So, What Happens Now? The Post-Graduation Transitional Experiences of Recently Graduated Collegians who are Undocu/DACAmented
Stephen Santa-Ramirez

About the research


NAEd/Spencer Postdoctoral Fellowship

Award Year



State University of New York at Buffalo

Primary Discipline

Higher Education
Nearly 100,000 students who identify as undocu/DACAmented graduate from U.S. high schools each year, with 2.1 million college-aged. For the last decade, there has been an increasingly growing body of scholarship centering these collegians, including their advocacy efforts and revealing the barriers they often encounter with access to and persistence in higher education. Little empirical research in this area highlights post-college outcomes associated with legal uncertainty. Guided by UndocuCrit and transition theoretical connections, this phenomenological study investigates the post-college career preparatory and post-graduation experiences of recently graduated undergraduate collegians who are undocu/DACAmented in the Southwest and Northeast regions of the United States. The results will contribute to existing literature centering undocu/DACAmented collegians? lived experiences, offering exigent implications for institutional agents and policymakers interested in retention, student success, and post-graduation preparedness to more effectively engage with and holistically support these collegians as they transition in, through, and out of college.
About Stephen Santa-Ramirez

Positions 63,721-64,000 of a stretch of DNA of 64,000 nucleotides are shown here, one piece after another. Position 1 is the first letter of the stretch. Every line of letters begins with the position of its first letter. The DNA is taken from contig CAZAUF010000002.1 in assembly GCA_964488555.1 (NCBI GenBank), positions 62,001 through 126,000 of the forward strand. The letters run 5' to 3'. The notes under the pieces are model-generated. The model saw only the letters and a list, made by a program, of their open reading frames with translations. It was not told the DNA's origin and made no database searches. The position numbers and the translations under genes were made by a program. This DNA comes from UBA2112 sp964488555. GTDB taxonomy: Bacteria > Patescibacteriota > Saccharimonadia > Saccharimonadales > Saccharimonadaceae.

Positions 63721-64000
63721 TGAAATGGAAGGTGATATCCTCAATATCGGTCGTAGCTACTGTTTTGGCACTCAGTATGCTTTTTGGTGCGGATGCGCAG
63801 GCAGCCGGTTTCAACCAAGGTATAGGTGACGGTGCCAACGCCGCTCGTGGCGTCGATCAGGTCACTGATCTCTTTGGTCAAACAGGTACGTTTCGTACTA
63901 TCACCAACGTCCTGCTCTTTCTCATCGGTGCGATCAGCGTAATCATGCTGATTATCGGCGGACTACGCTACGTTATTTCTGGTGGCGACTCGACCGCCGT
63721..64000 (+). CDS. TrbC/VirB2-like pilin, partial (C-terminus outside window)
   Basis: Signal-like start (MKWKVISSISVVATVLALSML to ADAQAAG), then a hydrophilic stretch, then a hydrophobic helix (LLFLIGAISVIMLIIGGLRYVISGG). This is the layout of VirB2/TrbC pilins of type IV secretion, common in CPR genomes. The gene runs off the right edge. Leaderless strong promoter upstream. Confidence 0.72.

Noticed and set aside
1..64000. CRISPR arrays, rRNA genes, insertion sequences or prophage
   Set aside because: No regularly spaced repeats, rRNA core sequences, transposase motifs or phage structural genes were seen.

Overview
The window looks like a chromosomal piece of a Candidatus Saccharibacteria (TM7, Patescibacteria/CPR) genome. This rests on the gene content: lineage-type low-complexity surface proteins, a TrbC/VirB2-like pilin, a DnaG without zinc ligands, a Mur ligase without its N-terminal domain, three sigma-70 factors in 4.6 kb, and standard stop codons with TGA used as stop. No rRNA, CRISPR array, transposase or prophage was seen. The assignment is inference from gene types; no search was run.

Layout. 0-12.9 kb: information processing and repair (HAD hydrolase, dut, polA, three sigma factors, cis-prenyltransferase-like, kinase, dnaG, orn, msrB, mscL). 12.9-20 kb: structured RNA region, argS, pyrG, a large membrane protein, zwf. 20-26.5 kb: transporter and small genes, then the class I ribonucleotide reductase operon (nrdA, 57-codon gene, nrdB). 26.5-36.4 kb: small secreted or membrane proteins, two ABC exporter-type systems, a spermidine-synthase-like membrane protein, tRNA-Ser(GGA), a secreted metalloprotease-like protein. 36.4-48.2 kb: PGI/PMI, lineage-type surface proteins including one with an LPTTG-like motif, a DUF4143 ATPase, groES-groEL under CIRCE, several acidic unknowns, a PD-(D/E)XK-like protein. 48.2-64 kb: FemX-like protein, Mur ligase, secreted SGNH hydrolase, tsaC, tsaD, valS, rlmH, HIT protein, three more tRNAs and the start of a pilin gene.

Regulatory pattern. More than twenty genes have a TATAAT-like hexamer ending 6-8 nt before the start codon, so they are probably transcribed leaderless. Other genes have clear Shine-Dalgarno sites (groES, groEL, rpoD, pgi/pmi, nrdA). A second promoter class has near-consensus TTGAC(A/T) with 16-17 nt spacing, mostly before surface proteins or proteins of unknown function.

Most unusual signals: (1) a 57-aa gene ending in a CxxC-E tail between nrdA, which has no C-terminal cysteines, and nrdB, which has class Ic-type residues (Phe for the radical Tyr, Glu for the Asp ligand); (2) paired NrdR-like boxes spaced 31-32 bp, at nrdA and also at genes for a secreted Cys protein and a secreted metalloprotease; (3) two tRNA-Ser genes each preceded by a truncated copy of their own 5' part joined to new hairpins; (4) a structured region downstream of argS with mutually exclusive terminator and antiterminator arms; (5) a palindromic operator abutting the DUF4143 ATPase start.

Dr. Stephen Santa-Ramirez (he/him) broadly investigates the ideological, historical, and structural inequalities that impact racially minoritized and migrant communities. More specifically, he centers on campus racial climate, first-generation students of Colors? transitions and belongingness, college student activism and resistance, and the various ways race, ethnicity, and im/migration policies inform the experiences of collegians who are undocu/DACAmented. Dr. Santa-Ramirez is currently an Assistant Professor of Higher Education at the University at Buffalo (UB), which operates on the unceded ancestral territory of the Seneca Nation of the Haudenosaunee Six Nations Confederacy. Prior to joining the faculty at UB, he taught for the Philadelphia Freedom Schools, Michigan State University, The University of Texas at Arlington, and Arizona State University. In addition to authoring a host of book chapters, some of his recently published work can be located in the Journal of First-generation Student Success, Journal of Diversity in Higher Education, International Journal of Qualitative Studies in Education, and the Journal of Hispanic Higher Education. Dr. Santa-Ramirez is a 2022 Diamond Honoree via ACPA ? College Student Educators International ? a prestigious honor for professionals who have made and continue to make a tremendous impact in the field of higher education and student affairs. Furthermore, in recent years, he received the ACPA Latinx Network Community Advancement & Service Award, is a Legacy of Leadership honor recipient from West Chester University, and was selected as a Fellow for NASPA?s Emerging Faculty Leadership Academy and the American Association of Hispanics in Higher Education (AAHHE). Dr. Santa-Ramirez obtained his Ph.D. in Educational Policy and Evaluation and a graduate certificate in Socio-economic Justice from Arizona State University.

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